Thursday, December 4, 2008
Delivering the papers from death's doorstep
There's a lot of ink, and a lot of passion being expended about a potential helping hand for ailing dailies in New Britain (The Herald) and Bristol (The Bristol Press).
State legislators representing these two cities will be meeting with Joan McDonald, commissioner of the state Department of Economic and Community Development on Friday to discuss an economic incentive for any potential buyer.
The parent company of the Herald and The Press has said they well shutter these dailies, along with 11 weeklies if buyers are not found.
This week, the weekly Advocate newspapers, which are owned by The Tribune chain, which also owns the Hartford Courant and Fox 61 TV, features an opinionated story by Andy Bromage, accusing reporters for the Bristol Press of begging for a bailout.
Press reporter Steve Collins, who also authors an informative Bristol blog called BristolToday.com, is tagged by Bromage as the chief Press cheerleader. Collins says that Bromage has gotten the story wrong.
Collins, who seems to have no fear in criticizing his corporate employers, naturally would like to see the paper saved, along with the jobs of his colleagues. He also understands, as do city leaders, the importance of having an independent newspaper in any sizeable city. Collins makes it clear that Press employees do not want the parent chain, the financially troubled Journal-Register chain, to receive any financial help from Connecticut, but would like the state to create an attractive loan package for any potential buyer.
There is no doubt that the corporate parents of many papers have made a mess of their media children.
But the issue of government assistance is thorny.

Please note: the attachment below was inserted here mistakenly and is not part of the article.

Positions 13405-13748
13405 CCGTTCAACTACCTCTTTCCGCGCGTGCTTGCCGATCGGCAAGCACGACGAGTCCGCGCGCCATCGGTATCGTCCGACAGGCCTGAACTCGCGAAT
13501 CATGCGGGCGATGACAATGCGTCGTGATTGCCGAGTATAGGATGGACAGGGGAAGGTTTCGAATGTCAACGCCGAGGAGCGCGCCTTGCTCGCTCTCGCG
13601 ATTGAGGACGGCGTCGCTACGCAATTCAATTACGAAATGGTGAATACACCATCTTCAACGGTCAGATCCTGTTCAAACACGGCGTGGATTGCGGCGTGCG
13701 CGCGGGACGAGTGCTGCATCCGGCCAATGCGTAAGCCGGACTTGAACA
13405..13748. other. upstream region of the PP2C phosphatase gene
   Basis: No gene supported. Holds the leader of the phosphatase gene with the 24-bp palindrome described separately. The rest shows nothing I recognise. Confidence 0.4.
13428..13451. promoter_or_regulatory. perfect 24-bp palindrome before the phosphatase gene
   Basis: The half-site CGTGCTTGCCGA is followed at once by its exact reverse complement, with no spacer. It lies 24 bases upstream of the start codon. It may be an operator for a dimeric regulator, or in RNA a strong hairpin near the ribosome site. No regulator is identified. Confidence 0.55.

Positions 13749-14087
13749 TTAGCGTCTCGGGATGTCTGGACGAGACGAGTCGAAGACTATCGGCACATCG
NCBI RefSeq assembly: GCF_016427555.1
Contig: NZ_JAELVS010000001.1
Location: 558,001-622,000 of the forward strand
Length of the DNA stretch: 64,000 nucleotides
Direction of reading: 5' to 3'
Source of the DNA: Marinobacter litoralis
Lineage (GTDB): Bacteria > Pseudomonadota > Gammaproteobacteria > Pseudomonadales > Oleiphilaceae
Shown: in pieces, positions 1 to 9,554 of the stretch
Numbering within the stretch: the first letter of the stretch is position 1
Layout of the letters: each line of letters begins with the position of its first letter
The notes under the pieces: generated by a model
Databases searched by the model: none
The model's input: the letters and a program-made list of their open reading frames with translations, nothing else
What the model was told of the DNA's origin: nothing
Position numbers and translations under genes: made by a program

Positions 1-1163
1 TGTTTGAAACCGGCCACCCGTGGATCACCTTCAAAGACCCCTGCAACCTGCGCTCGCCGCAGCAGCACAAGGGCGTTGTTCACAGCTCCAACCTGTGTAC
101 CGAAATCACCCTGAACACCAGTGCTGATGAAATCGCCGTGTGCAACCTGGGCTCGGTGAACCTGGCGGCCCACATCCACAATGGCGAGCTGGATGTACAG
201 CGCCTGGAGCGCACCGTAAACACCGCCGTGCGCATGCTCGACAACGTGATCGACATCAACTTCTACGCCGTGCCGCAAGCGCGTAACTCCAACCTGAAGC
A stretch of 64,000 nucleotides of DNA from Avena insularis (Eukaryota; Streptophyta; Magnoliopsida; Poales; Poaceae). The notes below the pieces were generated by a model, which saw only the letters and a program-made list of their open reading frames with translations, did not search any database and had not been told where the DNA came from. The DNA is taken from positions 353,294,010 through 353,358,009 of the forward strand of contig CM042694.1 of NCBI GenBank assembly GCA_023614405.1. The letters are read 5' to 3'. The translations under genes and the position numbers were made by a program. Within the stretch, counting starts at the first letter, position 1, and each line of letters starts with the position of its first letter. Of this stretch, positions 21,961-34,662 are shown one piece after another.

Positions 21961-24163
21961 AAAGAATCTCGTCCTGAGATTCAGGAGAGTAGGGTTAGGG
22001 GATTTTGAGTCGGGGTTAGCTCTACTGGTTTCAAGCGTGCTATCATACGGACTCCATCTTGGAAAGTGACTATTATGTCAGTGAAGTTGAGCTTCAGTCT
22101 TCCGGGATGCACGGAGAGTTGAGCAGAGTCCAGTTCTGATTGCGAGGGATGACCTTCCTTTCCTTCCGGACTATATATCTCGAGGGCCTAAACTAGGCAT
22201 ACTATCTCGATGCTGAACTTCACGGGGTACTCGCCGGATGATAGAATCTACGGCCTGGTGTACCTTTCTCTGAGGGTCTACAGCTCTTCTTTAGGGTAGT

One of the most basic questions, being asked frequently, and as recently as this morning on WTIC-AM (see Mornings With Ray and Diane, podcast interview with Jerry Dunklee) is how to keep a newspaper free when they are beholden to a government. It's already an age-old struggle to keep advertising and editorial staff and management separate. Is it more difficult to write an anti-government editorial if a publisher's loan is hanging in the balance?
Another question is whether it's wise to invest in a business, which even in its most successful instances, struggles with retaining readership. Newspapers across the country are seeing circulation plummet. There is undoubtably a need to have a journalistic watchdog in each and every community. Time and again we see proof that political leaders and civil servants are not capable of policing themselves.
But is the ultimate solution admitting that the most important asset of a newspaper is its editors, writers and reporters, and that the legacy of ink and paper needs to be abandoned. Is it better for Steve Collins to expand his blog, sell ads, hire his colleagues, and throw off the capital expenditures and overhead which have contributed to the demise of the daily?
I love newspapers, and I hate to see any disappear. But I'm an aging, and amongst a disappearing population who feels the absolute need to hold the news in my fist. The generations coming after us are as comfortable examining news on media which doesn't leave smudgy fingerprints.
I encourage Collins, and reporters and editors across the state to cast off the burdens their corporate owners have placed on their shoulders and create something new with the talent, the institutional knowledge and the experience they've gathered through the years.